If you’re specifically looking for a very light conditioner, you might want to try HiBAR’s Volumize or Maintain bars – but I do find them harder to apply than the Moisturize formula, or the all-star Earthling conditioner.
The ingredients in Earthling’s shampoo and conditioner bars are almost identical to HiBAR’s – with the major exception that Earthling uses a lot of organic ingredients, while HiBAR does not.
But that just highlights how small differences in formulas can make a big difference in the product. You can’t always read a label and know whether something is going to work for you (or for someone else).
Both Earthling Co. and HiBAR meet these standards (which I consider the bare minimum for sustainable beauty products):
- Free of parabens, silicones, fillers, phthalates, preservatives, and sulfates (including SLS, or sodium lauryl sulfate, a known skin irritant that’s in lots of products to create foam).
- Cruelty-free. (Meaning they don’t test on animals.)
- Vegan. (Except for HiBAR’s Maintain and Soothe bars, which contain traces of honey. And some of Earthling’s other products contain beeswax, but their hair care products are vegan.)
- 100% plastic-free, down to their paper-based packing tape, and printed with plant-based ink. (Earthling Co. says their recycled paper packaging is actually home compostable, too.)
But that same list applies to almost every other product I’ve reviewed!
So here are what I see as the biggest differences between HiBAR and Earthling Co., beyond the actual bars:
Where HiBAR beats Earthling Co: Being Pretty
I don’t mean that to sound too dismissive – HiBAR deserves credit for just being so darn good-looking, both in terms of packaging and the unique tree-shaped design of their bars, which stand up tall in your shower.
Based on presentation alone, I think HiBAR makes a better gift than Earthling Co. bars, simply because their packaging and bar design are so visually unique and stunning. Unless the person you give HiBAR to hates it. Then, not such a great gift. But HiBAR is still one of my favorite shampoo bars, so I don’t think that’s too likely. (Just don’t give it to my cousins.)
Where Earthling Co. beats HiBAR: Sustainability Credentials
This is what should tip the scales in favor of Earthling, if you’re still not sure where to start.
In addition to Earthling Co. using mostly organic ingredients where possible (meaning, for their plant-based ingredients), they have two meaningful certifications that HiBAR lacks:
- Earthling Co. has always offset all carbon emissions from their shipping, plus now they’ve also become a certified carbon-neutral company through Climate Neutral! (A very well-respected certification. They’re joining some of my favorite, famously-sustainable brands, like Allbirds and Bookshop.)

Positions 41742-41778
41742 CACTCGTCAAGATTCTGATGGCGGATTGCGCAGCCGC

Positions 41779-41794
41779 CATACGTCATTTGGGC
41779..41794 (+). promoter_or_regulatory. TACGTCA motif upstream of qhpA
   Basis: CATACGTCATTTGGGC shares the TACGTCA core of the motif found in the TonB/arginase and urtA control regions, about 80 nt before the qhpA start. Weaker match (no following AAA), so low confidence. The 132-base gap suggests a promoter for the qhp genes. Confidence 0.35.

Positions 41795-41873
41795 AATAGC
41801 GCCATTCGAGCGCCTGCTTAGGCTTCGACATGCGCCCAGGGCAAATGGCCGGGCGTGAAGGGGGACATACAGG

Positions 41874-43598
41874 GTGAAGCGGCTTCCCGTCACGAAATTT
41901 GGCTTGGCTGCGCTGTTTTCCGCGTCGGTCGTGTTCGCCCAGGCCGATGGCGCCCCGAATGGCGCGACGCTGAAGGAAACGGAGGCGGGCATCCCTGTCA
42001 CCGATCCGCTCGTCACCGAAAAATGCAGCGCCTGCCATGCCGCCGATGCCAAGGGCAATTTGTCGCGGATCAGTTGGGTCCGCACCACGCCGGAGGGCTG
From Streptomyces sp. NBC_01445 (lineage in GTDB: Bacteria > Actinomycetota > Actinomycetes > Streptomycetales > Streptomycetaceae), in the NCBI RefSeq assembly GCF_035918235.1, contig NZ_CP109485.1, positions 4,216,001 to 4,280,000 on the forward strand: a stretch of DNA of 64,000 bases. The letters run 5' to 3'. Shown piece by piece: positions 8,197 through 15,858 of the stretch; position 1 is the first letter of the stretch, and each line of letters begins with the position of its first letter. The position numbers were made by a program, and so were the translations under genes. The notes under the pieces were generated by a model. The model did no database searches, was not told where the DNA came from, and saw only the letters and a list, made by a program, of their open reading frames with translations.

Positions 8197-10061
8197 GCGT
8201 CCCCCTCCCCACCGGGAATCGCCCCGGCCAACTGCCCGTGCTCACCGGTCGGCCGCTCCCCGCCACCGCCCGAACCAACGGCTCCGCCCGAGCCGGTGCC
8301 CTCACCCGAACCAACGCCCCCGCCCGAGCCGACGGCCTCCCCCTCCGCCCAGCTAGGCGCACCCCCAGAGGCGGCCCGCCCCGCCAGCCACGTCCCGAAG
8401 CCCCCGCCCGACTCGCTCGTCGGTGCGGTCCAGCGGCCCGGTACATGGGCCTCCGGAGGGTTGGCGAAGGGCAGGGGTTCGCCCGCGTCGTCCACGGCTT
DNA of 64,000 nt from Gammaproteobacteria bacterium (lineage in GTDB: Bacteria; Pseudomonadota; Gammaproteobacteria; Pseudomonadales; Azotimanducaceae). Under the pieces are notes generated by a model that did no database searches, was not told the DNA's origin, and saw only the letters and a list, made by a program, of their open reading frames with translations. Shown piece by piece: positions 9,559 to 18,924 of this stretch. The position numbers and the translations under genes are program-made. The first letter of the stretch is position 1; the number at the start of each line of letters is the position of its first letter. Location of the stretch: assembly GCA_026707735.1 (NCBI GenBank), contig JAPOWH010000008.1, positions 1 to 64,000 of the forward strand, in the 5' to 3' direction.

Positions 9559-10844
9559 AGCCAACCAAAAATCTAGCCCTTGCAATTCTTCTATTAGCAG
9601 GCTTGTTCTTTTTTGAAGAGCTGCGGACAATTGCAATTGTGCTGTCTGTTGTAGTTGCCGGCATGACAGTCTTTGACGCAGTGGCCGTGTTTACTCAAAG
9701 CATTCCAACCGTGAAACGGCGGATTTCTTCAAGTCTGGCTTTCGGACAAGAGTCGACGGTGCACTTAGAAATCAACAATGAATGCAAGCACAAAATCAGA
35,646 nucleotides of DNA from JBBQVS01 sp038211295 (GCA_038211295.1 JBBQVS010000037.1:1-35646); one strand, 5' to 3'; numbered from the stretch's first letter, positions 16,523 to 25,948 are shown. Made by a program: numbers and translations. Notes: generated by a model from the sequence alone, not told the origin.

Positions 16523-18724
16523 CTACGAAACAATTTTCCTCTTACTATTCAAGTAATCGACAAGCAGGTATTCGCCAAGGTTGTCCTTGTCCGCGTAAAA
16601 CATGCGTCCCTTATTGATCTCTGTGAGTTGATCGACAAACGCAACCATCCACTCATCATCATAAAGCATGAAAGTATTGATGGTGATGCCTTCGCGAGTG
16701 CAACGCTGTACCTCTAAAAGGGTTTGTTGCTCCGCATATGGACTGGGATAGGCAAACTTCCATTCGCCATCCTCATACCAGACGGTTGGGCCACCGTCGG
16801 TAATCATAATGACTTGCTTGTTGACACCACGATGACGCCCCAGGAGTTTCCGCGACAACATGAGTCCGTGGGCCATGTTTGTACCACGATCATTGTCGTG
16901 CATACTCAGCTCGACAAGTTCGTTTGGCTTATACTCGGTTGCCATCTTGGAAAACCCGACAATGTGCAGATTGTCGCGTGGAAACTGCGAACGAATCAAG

Here’s the logo to look for:
A note about shipping: Yes, Earthling Co. does ship globally, but all orders ship from their HQ in Reno, Nevada, USA. Sending small packages around the world is pretty inefficient, but if you can’t find a local brand you like, at least all shipping emissions from Earthling are carbon-offset.
- Earthling is also a member of 1% For The Planet, another badge I always look for. It’s easy to check: Like with Climate Neutral, almost every company that’s a member puts this logo in the footer of their website:
That means Earthling Co. donates 1% of their sales to environmental non-profits. (That’s 1% of gross revenue, not just 1% of profit after expenses.) There’s more about how it works here, and you can search for companies that are members here.
Lots of companies participate, including Earth Hero, and some that are more surprising – everything from banks to breweries, and other products I recommend, like these purifying water bottles that I’ll be reviewing soon, and my absolute favorite chocolate company.
One More Lesson Learned for Going “Zero-Waste”
In addition to the earth-shattering idea that not everyone agrees with me, this latest round of testing has made one more idea clear.
For anyone else working toward plastic-free: Don’t stop at the first eco-friendly version of a product you try.
It takes experimentation to find better, more sustainable products that use less plastic and that you actually like. They might not be the first ones you try (or even the ones your favorite blogger tries).
Have you ever tried a liquid shampoo or conditioner that you just didn’t like? Probably, but did you conclude that the problem was the fact that it was liquid? Probably not.
So if you try one shampoo bar brand and aren’t convinced, try another! (But first, give it at least a week or two. Your scalp might need time to adjust to the more natural formulas that most good bars use.)
Remember, I’ve been at this for a year, officially. (At least I’ve been writing about it for a year.) Previously, I’d occasionally picked up shampoo bars from health food stores, but was always disappointed. So even without counting those initial failures, but counting brands and individual formulas, I’ve tested dozens of shampoo and conditioner bars.
Getting rid of the plastic in our routines is a process, so don’t expect it to be perfect as soon as you start. (If you check out my entire work-in-progress, less-plastic routine, you’ll notice the imperfection!)
Have you tried either Earthling or HiBAR, or another that you love or hate? If so, PLEASE let me know what you think! I’m truly, unreasonably curious.
Remember, you can use the discount code tiltedmap15 for 15% off anything from The Earthling Co.! (Along with hair care, they also make a plastic-free lip balm that I like, other skin care bars, and kitchen supplies.)
If you try HiBAR, you can use the discount code TILTEDMAP10 for 10% off when you order through Earth Hero.
Earthling Co.’s products are only available directly through their website.
HiBAR’s website is here, but otherwise I link to Earth Hero and suggest ordering HiBAR from them, because they’re one of the best sustainable retailers on the web. (Why do I say so? Like Earthling Co., Earth Hero is certified carbon neutral, a member of 1% For The Planet, and ships completely plastic-free. Plus they’re a B Corp. Very few companies meet all those standards.)